Samsung has announced a new browser designed for its virtual reality device, Gear VR. Internet for Gear VR is designed to enable users to browse the Web in a more immersive atmosphere without having to download VR content.

“As a pioneer in the mobile VR industry, Samsung has continually worked to provide our users with a fully immersive mobile experience in the evolving world of virtual reality,” said Chan-Woo Park, vice president of product strategy team, IT and mobile communications business at Samsung Electronics. “As the demand for 360-degree, immersive video content rapidly rises, Samsung Internet for Gear VR further enriches the VR content ecosystem for our consumers, setting an industry standard for the VR viewing experience.”

The browser supports 360-degree and 3D video streaming, HTML5 video, voice recognition, and an on-screen keyboard.

Cortana makes it into Microsoft’s Power BI
Microsoft is bringing its personal assistant Cortana to the enterprise. The company announced Power BI integration with Cortana designed to give businesses new insights into their data.

“By integrating with Power BI, Cortana now works seamlessly with custom business analytics solutions to enable anyone to get answers directly from their key business data,” wrote Patrick Baumgartner, principal program manager at Microsoft Power BI, in a blog post.

In addition, the company announced the Quick Insights feature for Power BI to provide automated discovery.

Carnegie Mellon looks to build educational software
Researchers from Carnegie Mellon University are building educational software designed to teach kids basic skills, without a teacher or classroom. The effort is a part of a US$15 million Global Learning XPRIZE competition for open-source software that help teach kids in East Africa basic literacy and mathematical skills.

“At Carnegie Mellon, we take pride in solving big problems, and the lack of formal school is a truly immense problem in many parts of the world,” said Jack Mostow, a research professor at CMU. “If we can develop educational technology to fill that gap, we can significantly improve the lives of the 250 million children who today can’t read, write or do basic math.”

Django release brings new features
The Django team released Django 1.9 yesterday, with a few major highlights. Django is an open-source foundation that supports the Django Web framework. Django 1.9 has some new features like performing actions after transaction commit, which helps with sending notification e-mails, creating queued tasks, or invalidating caches.

Django now offers password validation to prevent the implementation of weak passwords, and it also allows for running tests in parallel, where each process gets its own database. A full list of release notes is available here.

Hackers expose children’s information
A data breach on the digital toymaker VTech has exposed the data of 6.4 million children, and is being considered one of the largest hacks targeting children.

VTech noted that an unauthorized party accessed VTech customer data housed on its Learning Lodge app store database on Nov. 14. Learning Lodge allows customers to download apps, learning games, e-books and other educational content.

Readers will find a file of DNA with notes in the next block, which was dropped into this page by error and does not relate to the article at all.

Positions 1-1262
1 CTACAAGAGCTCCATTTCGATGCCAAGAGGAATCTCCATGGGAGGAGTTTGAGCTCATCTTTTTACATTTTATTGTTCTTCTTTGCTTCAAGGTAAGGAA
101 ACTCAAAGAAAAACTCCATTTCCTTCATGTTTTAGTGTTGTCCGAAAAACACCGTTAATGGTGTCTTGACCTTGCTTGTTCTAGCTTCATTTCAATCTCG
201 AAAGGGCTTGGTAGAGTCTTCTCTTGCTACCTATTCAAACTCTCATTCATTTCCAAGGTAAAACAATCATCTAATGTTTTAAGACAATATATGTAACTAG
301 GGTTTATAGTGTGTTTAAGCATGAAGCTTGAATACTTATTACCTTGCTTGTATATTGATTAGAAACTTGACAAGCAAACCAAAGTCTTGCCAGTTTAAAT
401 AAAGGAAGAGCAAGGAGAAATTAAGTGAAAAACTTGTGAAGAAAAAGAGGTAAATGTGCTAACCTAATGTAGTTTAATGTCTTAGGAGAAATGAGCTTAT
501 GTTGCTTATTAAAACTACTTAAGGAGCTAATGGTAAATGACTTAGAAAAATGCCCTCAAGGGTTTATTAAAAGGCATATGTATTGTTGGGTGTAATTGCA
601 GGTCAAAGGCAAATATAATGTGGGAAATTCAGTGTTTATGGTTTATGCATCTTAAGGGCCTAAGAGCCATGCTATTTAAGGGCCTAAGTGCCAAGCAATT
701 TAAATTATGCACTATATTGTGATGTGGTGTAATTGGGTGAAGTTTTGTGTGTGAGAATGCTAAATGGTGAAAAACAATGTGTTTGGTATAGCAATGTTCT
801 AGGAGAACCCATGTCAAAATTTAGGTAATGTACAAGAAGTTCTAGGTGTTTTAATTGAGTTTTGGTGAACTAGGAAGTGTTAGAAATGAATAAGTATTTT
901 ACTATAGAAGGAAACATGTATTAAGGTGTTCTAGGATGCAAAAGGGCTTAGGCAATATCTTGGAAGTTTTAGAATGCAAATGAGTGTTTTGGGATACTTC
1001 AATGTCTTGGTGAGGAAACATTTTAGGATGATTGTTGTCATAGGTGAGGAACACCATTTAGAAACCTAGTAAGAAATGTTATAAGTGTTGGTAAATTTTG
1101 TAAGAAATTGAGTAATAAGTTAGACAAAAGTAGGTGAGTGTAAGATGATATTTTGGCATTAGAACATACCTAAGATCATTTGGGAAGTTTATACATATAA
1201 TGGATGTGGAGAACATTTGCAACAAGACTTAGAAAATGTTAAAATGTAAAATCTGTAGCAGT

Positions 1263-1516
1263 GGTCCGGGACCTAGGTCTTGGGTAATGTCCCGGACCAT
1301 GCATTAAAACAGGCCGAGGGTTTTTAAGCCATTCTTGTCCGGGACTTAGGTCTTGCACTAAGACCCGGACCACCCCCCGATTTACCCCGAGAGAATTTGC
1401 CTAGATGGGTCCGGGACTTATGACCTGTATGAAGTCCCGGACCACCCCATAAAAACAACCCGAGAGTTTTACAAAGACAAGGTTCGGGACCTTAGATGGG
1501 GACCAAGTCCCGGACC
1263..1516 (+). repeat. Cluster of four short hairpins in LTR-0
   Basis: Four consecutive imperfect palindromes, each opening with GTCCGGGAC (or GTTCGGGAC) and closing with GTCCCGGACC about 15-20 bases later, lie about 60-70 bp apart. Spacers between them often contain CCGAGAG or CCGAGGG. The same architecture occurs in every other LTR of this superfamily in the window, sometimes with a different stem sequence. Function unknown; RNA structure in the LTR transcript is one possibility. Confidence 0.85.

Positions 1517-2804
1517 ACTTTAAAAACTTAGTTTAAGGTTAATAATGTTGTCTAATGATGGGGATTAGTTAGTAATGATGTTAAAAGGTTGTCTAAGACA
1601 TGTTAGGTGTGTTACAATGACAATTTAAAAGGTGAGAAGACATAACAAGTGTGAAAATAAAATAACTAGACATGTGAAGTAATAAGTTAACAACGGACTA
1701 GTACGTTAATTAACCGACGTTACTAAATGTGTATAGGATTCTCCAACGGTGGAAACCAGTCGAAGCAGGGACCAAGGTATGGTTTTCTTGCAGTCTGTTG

In a statement on its website, the company said that children’s profiles included only their name, gender and birthdate. Data was stolen from parents’ accounts as well, including names, mailing addresses, e-mail addresses, secret questions and answers for password retrieval, IP addresses, download histories and encrypted passwords. VTech also mentioned that the customer databases do not contain credit card information, nor is credit card information needed on the Learning Lodge website. The attack is being investigated.

The Forge is now with developers
Today an old-school software company called Autodesk unveiled its new cloud-based initiative, called Forge. Forge will accelerate a cloud-connected ecosystem in support of making new technologies.

The initiative includes three components: a Platform-as-a-Service offering, a developer program, and a US$100 million investment fund geared toward advancing the next generation of innovative technologies, according to the company’s announcement.

The Forge Initiative is designed help developers and innovators turn technology into connected, personalized experiences, and to help developers build new businesses.

Socketize wants to help developers build apps with no back-end code
Socketize is a way for developers to build fast, real-time apps with just JavaScript and no back-end code. Socketize became live in mid-November, and it already has a few demo apps that were created with no back-end code on its website.

Socketize has a WebSocket that developers can put into their application. It can push a message to the client from the server without the “hassle” of managing a WebSocket server and writing long client-side scripts, according to its website.

It also gives developers a NoSQL-like database in the cloud, which can directly access the database from the browser via WebSocket. All can be done via REST API, as well.